a community serious about adventuring
Cappadocia – the home of Goreme, Turkey (pronounced like gourmet) would be our tasty sounding last stop in Turkey. Famous for its fairy chimneys and sleep-under-the-star caves open to tourists, Goreme makes many visitors to-do list when visiting Turkey. One of the first things you’ll see as you make your way over the sci-fi hills to Goreme are the colourful hot air balloons, dotting the sky.
Looking like it should make the backdrop for scientific favourites like Star Wars or the Never Ending Story, Goreme actually is a blockbuster favourite. Many tour groups sell Goreme as the place where Star Wars was filmed, but it’s actually the place where George Lucas found inspiration for the new era Star Wars.
The Open Air Museum is made up a large cluster of some of the old, well-preserved caved churches. Most of the churches are fully painted inside with religious motifs and murals dating from 900-1200 AD. Most are in remarkably good condition, although nearly all the eyes of the painted figures have been gouged out. The eyes of the figures were gouged out when the area became inhabited by Muslims who believed them to be graven images.
The Dark Church (named for the lack of entering light, was originally used to house pigeons), whose walls were long protected by pigeon droppings, is the exception. It is said to have taken around 14 years to scrape off the pigeon poo that has preserved the 11th century frescoes beneath.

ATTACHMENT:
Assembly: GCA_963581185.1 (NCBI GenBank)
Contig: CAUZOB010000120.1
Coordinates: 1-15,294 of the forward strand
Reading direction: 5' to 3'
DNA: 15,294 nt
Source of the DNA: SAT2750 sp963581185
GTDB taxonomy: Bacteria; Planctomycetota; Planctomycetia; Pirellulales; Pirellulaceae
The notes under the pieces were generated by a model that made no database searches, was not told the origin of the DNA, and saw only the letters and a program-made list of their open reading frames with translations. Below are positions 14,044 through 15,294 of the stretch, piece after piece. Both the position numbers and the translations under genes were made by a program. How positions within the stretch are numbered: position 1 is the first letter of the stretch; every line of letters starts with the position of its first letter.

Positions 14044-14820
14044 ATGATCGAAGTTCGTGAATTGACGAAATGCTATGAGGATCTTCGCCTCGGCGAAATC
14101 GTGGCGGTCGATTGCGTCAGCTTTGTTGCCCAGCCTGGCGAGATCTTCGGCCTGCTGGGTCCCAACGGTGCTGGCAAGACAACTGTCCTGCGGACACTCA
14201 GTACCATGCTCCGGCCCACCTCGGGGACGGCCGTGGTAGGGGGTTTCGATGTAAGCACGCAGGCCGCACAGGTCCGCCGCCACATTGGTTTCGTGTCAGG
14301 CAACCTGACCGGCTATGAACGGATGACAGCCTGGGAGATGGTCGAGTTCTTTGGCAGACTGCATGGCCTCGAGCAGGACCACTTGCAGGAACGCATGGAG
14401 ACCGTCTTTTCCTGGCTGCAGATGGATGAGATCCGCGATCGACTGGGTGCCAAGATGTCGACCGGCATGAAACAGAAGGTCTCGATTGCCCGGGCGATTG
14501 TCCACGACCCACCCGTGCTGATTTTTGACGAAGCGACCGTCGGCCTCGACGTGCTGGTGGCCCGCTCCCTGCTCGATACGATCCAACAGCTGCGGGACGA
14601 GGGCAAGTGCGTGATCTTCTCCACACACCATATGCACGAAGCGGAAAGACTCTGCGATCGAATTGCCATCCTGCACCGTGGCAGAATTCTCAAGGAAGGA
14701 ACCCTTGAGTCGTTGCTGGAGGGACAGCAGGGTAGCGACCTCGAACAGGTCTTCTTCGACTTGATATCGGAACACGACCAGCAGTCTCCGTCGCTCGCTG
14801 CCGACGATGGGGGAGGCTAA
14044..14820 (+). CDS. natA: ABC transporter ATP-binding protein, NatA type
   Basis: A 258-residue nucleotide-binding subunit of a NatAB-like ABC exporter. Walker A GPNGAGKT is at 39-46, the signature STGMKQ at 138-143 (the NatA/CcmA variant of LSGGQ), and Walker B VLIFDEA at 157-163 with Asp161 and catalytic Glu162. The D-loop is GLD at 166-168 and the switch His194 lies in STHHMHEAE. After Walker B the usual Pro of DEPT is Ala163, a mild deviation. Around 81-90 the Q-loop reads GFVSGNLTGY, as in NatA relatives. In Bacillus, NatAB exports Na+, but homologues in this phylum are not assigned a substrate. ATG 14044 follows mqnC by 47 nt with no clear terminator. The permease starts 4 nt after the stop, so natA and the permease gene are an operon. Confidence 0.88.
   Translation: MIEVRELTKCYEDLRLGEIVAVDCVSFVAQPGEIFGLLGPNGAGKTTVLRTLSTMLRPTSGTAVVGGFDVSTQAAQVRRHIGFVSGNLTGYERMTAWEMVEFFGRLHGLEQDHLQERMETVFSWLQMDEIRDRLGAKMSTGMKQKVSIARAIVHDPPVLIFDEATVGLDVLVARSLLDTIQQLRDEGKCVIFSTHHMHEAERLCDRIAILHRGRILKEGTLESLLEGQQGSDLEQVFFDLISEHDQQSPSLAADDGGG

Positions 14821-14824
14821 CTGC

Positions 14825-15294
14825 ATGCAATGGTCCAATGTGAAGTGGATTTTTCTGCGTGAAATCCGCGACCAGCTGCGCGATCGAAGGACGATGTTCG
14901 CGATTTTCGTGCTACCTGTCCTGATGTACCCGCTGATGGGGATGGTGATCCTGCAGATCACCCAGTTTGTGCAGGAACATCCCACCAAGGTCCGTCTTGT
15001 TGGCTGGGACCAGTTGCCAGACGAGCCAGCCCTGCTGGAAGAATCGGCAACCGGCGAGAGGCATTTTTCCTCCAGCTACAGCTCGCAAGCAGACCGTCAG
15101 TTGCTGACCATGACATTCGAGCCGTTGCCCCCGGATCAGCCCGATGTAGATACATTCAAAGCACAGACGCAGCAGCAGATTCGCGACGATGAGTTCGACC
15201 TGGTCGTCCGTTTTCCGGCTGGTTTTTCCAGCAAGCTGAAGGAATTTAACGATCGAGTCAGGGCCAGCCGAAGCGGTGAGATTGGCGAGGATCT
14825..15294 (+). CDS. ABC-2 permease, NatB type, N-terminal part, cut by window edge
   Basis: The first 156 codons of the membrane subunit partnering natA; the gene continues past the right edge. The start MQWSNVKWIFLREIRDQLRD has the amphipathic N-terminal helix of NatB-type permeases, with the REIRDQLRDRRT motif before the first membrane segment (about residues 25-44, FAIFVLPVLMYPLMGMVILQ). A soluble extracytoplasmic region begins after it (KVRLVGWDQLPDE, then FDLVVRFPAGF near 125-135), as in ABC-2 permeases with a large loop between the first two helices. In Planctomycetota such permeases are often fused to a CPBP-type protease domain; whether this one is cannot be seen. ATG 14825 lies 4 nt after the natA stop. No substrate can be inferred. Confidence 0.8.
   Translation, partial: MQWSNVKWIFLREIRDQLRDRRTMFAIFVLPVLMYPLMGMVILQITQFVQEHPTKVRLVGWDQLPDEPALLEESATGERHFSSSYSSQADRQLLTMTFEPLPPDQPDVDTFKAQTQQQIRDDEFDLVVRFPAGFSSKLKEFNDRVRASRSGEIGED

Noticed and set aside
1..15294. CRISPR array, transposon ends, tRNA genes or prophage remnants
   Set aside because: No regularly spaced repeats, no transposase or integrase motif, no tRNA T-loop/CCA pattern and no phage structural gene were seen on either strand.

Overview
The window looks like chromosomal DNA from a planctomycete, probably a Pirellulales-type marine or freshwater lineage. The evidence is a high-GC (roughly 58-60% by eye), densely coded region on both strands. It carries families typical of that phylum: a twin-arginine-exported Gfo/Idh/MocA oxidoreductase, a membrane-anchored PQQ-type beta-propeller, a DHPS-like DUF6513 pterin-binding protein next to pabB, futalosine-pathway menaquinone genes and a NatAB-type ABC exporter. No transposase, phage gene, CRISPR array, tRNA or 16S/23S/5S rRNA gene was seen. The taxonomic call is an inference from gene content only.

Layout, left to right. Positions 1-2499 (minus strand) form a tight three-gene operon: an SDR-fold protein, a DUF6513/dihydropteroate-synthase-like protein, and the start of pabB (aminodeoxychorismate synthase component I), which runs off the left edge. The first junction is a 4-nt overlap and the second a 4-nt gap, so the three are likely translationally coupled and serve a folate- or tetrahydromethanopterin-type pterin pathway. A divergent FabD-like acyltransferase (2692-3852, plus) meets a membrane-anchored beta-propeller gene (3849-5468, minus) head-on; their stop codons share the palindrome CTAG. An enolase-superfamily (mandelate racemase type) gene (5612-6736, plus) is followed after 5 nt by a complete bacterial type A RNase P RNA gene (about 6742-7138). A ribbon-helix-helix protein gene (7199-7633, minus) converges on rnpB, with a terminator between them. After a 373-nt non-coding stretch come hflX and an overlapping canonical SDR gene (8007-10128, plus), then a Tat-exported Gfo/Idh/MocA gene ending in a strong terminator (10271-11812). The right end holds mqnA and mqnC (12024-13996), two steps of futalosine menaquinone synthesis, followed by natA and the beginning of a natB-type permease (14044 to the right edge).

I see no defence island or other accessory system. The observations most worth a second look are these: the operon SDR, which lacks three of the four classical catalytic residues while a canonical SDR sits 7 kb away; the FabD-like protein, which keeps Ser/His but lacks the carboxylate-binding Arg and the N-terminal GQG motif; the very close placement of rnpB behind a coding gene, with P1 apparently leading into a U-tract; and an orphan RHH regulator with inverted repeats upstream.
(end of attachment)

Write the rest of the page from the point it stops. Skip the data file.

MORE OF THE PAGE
Small person-sized graves can be seen carved into the cave floors, once used for burying deceased family members – none of the graves were much bigger than 5 feet (I feel smug in this moment knowing I would be a Turkish giant). Directly across from the museum we found more caves – free, but less abound with artwork and evidence of inhabitants. Climbing to the top we caught a fairy chimney sunset.
The Rose Valley is called such for its red rock. Beautiful formations peppered in red make for a breathtaking scenery. There were barely any other tourists trekking its paths given the chilly time of year.
Paying a visit to Love Valley, we wondered about what natural landscape could have forgiven its name. Much to our comical delight – it was simply a landscape of a hundred phallic structures. But of course it was.
Turkish nights is where we finally caught a glimpse of the famous whirling dervishes, belly dancing and some traditional Turkish dance, music and entertainment. I’m sure everyone was thanking their unlimited wine and raki glasses for aiding in the entertainment as some lucky male onlookers were given a flash belly dancing lesson. Whether Morgan made it out there and rolled his belly or not will stay between me and Turkey. As an evening favourite – I’m torn between the belly dancing and the two-legged humping potato sacks.
One of the greatest Cappadocian treats to try is the potted kebab. You’ll know where they serve them as you’ll probably see a mountain of broken pottery outside the restaurant’s front entrance.
Turkey is still very much an unfinished territory for us and it would seem only fitting that we would meet two lovely ladies in Chiang Mai, Thailand that work for Go Turkey Tourism http://www.goturkey.com/.
We’d love to hear more about Turkey, Arzu and Jasmine.